I was going about my morning routine, just another normal Wednesday, when lo, the world’s most cursed tweet blessed my timeline from the @NetflixUK account. Behold.
Apparently, this is sort of like The Masked Singer meets Love Is Blind (another Netflix reality dating show). Singles will go on three dates with potential love interests, all of whom are in extensive prosthetic makeup to look like an assortment of animals, including pandas, what looks to be an armadillo, rhinos, birds, and dolphins. After all three dates, the single in question will have to choose one of the three to continue seeing. Only then will that person’s human form be revealed. It’ll be hosted by Catastrophe star Rob Delaney and is based on a British series originally produced by Lion TV.
Netflix has been going all-in on reality dating shows. Not only is a second season of Too Hot to Handle dropping today, but according to Variety, beginning July 21, the first six episodes of whatever this is will also be released globally. Also, it’s already got an order for a second season.
After watching the trailer a few times, there was only one conclusion: Netflix ran an SEO search and decided to monetize furry culture. Out of curiosity, I asked my SEO whiz husband to verify my hypothesis and run a query using Semrush, a professional SEO analytics tool. Lo, here are the results.
The search term “furry” gets 450,000 searches per month—just in the U.S. alone. Globally, my husband tells me, it’s 1.2 million. This is, as Semrush says, a very hard keyword to rank for due to its “high competitive volume.” Also extremely popular are the terms “furry porn,” “furry hentai,” “furry porn comics”, “gay furry porn” and “furry sex.” Altogether, that generates 1,258,500 monthly searches in the U.S. If you add the term “furry suit”, that brings it up to an additional 90,500 to 1,349,000 searches.
America is horny for furry content. However, it wouldn’t be accurate to say this is furry culture. At best, it is furry adjacent. No, in further researching this topic, I’ve been informed that this show is closer to some PG-rated monster kink as the people are more Ron Pearlman as Beast in the ‘80s TV show Beauty and the Beast than Disney’s Robin Hood.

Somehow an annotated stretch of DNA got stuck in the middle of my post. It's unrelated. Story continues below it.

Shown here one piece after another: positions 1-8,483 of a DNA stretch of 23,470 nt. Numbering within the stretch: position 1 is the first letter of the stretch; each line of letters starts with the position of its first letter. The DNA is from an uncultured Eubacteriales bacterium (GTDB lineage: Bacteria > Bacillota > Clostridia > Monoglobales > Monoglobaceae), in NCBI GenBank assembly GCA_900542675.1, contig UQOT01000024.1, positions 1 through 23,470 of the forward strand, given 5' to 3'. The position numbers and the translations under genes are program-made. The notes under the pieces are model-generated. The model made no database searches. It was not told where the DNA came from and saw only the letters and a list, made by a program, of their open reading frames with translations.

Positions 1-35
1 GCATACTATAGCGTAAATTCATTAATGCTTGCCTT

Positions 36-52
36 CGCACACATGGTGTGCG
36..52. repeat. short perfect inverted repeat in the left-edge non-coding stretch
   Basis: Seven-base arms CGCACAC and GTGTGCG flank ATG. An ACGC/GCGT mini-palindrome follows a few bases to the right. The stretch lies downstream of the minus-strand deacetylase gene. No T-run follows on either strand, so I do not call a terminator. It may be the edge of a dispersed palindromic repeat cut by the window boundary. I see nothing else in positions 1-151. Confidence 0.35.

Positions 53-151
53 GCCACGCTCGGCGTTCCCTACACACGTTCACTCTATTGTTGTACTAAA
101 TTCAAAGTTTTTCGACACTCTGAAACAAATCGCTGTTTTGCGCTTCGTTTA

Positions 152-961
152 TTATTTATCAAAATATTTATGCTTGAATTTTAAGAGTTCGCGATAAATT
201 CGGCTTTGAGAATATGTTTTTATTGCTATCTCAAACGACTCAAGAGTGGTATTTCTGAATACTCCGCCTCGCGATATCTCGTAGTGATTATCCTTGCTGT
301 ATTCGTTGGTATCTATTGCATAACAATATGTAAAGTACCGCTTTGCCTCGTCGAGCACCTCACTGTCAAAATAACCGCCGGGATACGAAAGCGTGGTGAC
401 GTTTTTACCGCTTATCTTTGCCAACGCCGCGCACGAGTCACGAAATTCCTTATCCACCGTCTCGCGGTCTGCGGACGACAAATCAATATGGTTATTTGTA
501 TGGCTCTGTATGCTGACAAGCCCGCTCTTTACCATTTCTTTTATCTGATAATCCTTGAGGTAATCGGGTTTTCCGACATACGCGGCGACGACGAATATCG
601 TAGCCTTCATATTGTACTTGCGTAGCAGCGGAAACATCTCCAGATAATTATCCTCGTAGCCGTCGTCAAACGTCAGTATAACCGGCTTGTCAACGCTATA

What is monster kink? In a nutshell, it’s being turned on by mythical creatures and many with monster kinks enjoy monster porn, and monster porn is exactly what you think it is. According to Scientific American, the category has flourished in the internet era. It includes creatures ranging from werewolves to mermen and everything in between. In 2014, it was popular and lucrative enough that Amazon cracked down on self-published cryptozoological smut. As it turns out, monster kink is also an easier keyword to own. It only has a volume of 720 searches in the U.S., and 810 worldwide—but crucially only has a keyword difficulty of 19%. Netflix is primed and ready to dominate.
There is a psychological basis for it, with Psychology Today positing it involves “elements of a fantasy of female submission to a hyper-masculine creature along with a willingness to explore varied and unusual erotic experiences, including ones that could not be enacted in real life.” The category is Oscar-winning, as proven by Guillermo del Toro’s The Shape of Water and Disney’s Beauty and the Beast. (Someone even made a dildo of the fish man’s dick from the del Toro film.)
Look, Gizmodo does not kink shame. Although this is definitely not Netflix’s primary intent, good on them for bringing monster kink into the mainstream. Happy Wednesday everybody.